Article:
radish

Radish, Fennel and Carrot Cakes

Care of Amy Symington Makes 18 small cakes Ingredients:  2 cups ground oats or spelt flour 1 cup carrots grated 1 cup fennel thinly sliced 1 cup radishes grated 1 cup water 1/4 cup dill chopped 1 tbsp ground flax seeds 1 tbsp paprika 2 tsp ground coriander 2 tsp lemon zest 1.5 tsp coarse sea salt 1 tsp kelp powder (optional) Pepper to taste 2 tbsp oil (for sautéing) Garnish: Lemony hummus, cucumbers, dill Directions: Preheat oven to 200°C to keep cooked cakes warm while the others are sautéing. In a big bowl, mix all the ingredients together excluding the oil. Let sit for 10 minutes to allow the batter to thicken. Meanwhile over medium heat, heat a large sauté pan. Add 2 tsp of the oil. Using a tablespoon scoop out batter and place a heaping spoonful on to the pan. Repeat 6 times. Allow to sauté until golden brown, about 7 minutes. Flip and press cakes to flatten them. They should be approximately 2.5-3 inches in diameter. Allow to sauté until golden brown, about 7 minutes. Remove from pan and store in oven to keep hot. Repeat, sautéing 6 cakes per batch until all the batter… Read More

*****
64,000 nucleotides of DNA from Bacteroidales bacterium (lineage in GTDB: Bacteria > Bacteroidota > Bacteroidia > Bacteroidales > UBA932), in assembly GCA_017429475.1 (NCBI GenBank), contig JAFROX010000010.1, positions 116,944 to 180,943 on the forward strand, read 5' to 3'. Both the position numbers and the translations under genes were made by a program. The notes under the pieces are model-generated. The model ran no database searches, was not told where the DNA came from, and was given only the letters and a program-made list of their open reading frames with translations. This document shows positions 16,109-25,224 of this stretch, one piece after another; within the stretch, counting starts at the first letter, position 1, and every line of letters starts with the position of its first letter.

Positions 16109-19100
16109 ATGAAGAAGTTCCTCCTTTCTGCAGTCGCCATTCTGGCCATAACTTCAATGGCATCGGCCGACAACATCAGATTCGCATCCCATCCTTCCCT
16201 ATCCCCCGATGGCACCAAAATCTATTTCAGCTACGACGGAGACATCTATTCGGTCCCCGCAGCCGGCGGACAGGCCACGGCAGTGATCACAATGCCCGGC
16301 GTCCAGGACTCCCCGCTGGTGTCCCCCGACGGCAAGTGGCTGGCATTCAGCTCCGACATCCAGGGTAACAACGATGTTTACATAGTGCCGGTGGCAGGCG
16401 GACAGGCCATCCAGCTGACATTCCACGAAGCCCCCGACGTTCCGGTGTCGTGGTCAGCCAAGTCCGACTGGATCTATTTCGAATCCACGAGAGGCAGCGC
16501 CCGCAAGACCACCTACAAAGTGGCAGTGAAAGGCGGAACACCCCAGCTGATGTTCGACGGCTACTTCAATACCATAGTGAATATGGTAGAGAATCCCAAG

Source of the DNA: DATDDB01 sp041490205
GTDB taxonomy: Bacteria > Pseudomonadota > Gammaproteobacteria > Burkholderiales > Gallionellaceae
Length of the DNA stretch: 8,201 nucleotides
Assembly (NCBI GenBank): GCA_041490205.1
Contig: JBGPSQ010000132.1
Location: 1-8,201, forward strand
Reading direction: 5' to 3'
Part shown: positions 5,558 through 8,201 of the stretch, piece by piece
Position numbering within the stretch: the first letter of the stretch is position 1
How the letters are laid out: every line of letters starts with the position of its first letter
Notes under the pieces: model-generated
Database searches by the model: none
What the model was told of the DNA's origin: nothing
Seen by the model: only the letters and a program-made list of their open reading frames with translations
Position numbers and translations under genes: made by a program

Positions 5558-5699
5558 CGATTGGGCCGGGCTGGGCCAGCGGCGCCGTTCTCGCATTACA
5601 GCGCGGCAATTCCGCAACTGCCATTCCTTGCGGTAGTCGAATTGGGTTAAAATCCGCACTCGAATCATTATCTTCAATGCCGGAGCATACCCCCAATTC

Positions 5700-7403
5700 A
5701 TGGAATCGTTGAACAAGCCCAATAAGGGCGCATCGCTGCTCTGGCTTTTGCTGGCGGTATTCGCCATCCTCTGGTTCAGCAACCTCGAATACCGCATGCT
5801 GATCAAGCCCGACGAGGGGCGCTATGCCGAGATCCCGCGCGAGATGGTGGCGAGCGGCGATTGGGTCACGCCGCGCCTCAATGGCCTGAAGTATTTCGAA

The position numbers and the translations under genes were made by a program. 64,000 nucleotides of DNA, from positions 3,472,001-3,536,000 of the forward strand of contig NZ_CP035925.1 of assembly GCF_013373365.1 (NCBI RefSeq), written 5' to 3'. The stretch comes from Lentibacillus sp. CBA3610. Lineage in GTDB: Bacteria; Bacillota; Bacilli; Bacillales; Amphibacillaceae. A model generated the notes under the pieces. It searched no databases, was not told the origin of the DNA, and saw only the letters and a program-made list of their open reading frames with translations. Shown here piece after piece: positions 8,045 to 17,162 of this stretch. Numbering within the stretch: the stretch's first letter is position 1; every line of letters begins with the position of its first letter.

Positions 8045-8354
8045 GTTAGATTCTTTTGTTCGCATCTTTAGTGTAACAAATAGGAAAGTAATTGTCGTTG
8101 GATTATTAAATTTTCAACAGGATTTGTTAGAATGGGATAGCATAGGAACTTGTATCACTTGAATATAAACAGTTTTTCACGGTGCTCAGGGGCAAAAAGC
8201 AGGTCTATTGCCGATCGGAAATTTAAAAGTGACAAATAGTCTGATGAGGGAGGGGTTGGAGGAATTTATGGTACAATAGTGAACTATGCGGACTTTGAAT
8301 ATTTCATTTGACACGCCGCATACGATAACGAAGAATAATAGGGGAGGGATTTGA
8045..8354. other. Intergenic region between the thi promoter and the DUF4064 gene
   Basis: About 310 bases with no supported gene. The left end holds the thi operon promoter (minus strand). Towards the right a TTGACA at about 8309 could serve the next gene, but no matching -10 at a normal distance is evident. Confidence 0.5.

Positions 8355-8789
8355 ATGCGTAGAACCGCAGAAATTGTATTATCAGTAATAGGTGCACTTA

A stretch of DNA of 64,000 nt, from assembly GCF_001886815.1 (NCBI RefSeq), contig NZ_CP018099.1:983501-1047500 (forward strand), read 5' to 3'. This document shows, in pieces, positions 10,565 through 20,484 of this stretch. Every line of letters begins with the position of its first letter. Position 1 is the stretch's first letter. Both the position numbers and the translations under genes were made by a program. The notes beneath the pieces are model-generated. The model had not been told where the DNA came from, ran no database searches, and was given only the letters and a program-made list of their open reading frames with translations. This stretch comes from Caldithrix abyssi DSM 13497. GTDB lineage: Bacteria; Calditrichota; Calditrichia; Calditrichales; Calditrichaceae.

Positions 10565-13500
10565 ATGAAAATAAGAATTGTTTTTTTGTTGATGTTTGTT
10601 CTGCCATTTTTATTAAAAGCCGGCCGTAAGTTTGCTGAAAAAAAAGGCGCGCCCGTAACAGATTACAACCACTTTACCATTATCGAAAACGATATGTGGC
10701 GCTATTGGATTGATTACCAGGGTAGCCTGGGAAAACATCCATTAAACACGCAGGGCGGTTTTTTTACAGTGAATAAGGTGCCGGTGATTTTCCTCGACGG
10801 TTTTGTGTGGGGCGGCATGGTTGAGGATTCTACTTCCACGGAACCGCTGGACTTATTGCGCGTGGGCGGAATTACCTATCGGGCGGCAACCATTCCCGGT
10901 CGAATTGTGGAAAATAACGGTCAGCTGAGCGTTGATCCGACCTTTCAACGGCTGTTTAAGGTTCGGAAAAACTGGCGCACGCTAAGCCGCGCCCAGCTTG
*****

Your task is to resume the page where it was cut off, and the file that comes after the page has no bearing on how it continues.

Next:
Filed under: Eat Veg elifelines Vegan & Vegetarian Recipes

Totally RADish

Care of Amy Symington Often pushed to the back of the veggie platter, the radish is actually one rad cruciferous vegetable that deserves a little more credit and recognition, so listen up. Radishes come in almost every colour of the rainbow from yellow to red to purple, and the types and uses vary all over the globe.  The most commonly used radish in North American is the red radish; Asian countries are known for their diakon usage, also referred to as Chinese or Japanese radish and/or Mooli; Scandinavians lovvve them some Plum Purple radish; and the Sicily Giant radish, is from, you guessed it, Sicily.  Radishes can be found year round and every season brings different varieties. With that said, come springtime radishes are among the first veggies to be happily harvested.  So happy harvest to you! Radishes, particularly red and purple radishes, are rich in the antioxidant anthocyanin.  This may increase free radical fighting properties, which can decrease chronic inflammatory diseases such as fibrocystic disease, cancer, type 2 diabetes and various neurological illnesses.  In addition to reducing inflammation, anthocyanins may also ward off nasty bacterial infections. Radishes are an excellent source of vitamin C, a good source of folate… Read More


Filed under: Eat Veg elifelines Food of the Month Nutrition